Excitement was also in our family as four children were added to our life. My husband was promoted to railroad foreman on maintaining the tracks. We sold our home and moved to Mystic, which is out by Hill City, as work needed to be done there on the railroad. World War II demanded a lot of maintaining the rails, as so many of the troops were going to camps and traveled by train. By that time, my brothers and sisters were growing up and dad could get along without my help. We were in Mystic for six months. Our youngest just started first grade and the oldest eighth grade. They had the experience of going to a country school of seven pupils--our four and three from another railroader.
Then we moved again to Provo, which is south of Edgemont. My husband was needed there for track maintenance during World War II with lots of repairs as Igloo was going strong and ammunition and equipment coming by train. We remained in Provo; our four kids attended school and graduated from Igloo, a great school and great people. A community all its own and everyone getting along and working for a cause; everyone looking out for the welfare of others.
It was time I started working outside my house. That’s when I began with the Postal Service part-time, eventually being appointed Postmaster in Provo in 1961. My husband retired and I received a promotion to a bigger office, which was at Fort Meade in the VA Hospital; quite a change from serving about 100 people to about 900 in Fort Meade. It was quite a challenge, an experience which I enjoyed very much working with the people and the public. I retired in 1978. My husband passed away in 1977."
Louisa moved to Rapid City, South Dakota in 1979, and lived there until 2012. She passed away at 99 years old.
Their mother’s favorite recipes:
1. Chile Con Carne (Chile with meat)
Fry one pound of steak or hamburger steak. Cut into cube-like pieces.
Add: 3 tablespoons of chili powder
½ cup stewed tomatoes
½ cup tomato sauce
2 cups water
Salt to taste
Simmer on low heat for thirty minutes.
Serve with Spanish rice and fried beans.
Note: The best brand of chili powder is Mexene or Gebhart’s, as they have the true flavor and the right amount of spices.
2. Frijoles Fritos (fried beans)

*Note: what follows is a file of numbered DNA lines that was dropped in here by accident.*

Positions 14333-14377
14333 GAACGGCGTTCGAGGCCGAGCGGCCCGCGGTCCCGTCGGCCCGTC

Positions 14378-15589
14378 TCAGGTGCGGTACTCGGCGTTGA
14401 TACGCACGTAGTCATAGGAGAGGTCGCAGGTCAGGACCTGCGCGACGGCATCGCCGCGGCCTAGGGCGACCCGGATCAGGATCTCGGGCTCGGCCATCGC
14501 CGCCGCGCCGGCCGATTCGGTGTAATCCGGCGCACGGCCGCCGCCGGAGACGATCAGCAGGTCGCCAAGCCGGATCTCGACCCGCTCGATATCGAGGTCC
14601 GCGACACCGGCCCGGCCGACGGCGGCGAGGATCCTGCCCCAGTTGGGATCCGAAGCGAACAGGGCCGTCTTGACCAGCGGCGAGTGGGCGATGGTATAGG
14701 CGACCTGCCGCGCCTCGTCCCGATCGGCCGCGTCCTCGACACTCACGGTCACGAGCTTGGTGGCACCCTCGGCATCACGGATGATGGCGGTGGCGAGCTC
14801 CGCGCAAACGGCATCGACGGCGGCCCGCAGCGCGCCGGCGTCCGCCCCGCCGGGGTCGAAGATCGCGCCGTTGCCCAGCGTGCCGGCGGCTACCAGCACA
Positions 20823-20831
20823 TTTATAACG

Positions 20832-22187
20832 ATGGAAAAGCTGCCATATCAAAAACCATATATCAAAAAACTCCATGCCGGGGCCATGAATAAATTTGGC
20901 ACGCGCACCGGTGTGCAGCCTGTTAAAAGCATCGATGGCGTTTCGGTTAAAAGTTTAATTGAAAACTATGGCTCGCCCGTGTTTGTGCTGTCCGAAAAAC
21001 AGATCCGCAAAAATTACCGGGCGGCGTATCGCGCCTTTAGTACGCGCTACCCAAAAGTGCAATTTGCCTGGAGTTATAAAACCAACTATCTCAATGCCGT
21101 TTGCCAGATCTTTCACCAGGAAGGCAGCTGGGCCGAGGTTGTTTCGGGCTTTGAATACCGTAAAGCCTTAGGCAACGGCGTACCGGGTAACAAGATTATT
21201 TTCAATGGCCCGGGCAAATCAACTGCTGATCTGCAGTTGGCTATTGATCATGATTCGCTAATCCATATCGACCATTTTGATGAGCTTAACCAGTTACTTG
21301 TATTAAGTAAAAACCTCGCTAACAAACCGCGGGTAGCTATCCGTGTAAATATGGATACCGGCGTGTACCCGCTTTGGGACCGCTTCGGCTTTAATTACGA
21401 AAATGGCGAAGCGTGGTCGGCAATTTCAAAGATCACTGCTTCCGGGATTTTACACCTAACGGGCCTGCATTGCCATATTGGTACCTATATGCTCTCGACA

Cook 2 cups pinto beans until done--about three hours. Add salt to taste; keep adding water as needed.
Fry 3 or 4 slices of bacon cut into small pieces. When it is done, add one tablespoon of flour to bacon and grease. Stir well. Empty drained beans into mixture. Keep stirring to mix well. Mash beans with potato masher while frying. Stir often until almost dry.
Delicious served with chili con carne. Also can be used for taco filling.
3. Sopa De Arroz (Spanish Rice)
Brown one cup rice in 4 tablespoons shortening and fry until fully browned.
Add: 2 tablespoons diced onion.
2 tablespoons diced green chili pepper
1 cup stewed tomatoes-mashed
Stir well while adding:
¼ teaspoon oregano
¼ teaspoon cumin spice
¼ teaspoon garlic salt
Salt to taste.
Add: 3 cups hot water.
Cover and boil over low heat until rice is cooked all all liquid is absorbed, stirring occasionally (about one hour.) Garnish with slices of hard boiled eggs. Serves 8-10 people.
4. Biscochos (Mexican Wedding cookies)
One pound Crisco
6 tablespoons sugar
2 teaspoons vanilla
¼ teaspoon nutmeg
4 cups of flour (sifted)
4 cups chopped pecan nuts
Mix all ingredients.
Roll into marble sized balls. Bake to light brown at 375 degrees about 10 to 15 minutes.
Roll in powdered sugar. Re-roll in sugar a second time within 15 minutes. Will keep for weeks.
5. Churros (a sweet bread)
¼ cup margarine 3 eggs
½ teaspoon vanilla ¼ cup salt
½ cup cold water 1/4 cup confectioner’s sugar
½ teaspoon cinnamon ¼ teaspoon nutmeg
1 ¼ cups sifted flour
Cut margarine in small pieces. Place in saucepan with cold water and salt. Heat until margarine melts and bring to boil. Add flour, cinnamon and nutmeg. Stir until mixture leaves side of pan. Let cool slightly, add eggs one at a time, beating well between each addition. Add vanilla.
Heat cooking oil to 375 degrees. Put mixture in pastry bag with No. 9 start tube or use cookie press. Squeeze dough directly onto hot grease. Drop or snip with scissors in 2 inch lengths. Fry until golden brown (2 to 3 minutes). Drain on paper towels. With a fine sieve, sprinkle powdered sugar mixed with cinnamon over the fried bread. Makes about 30.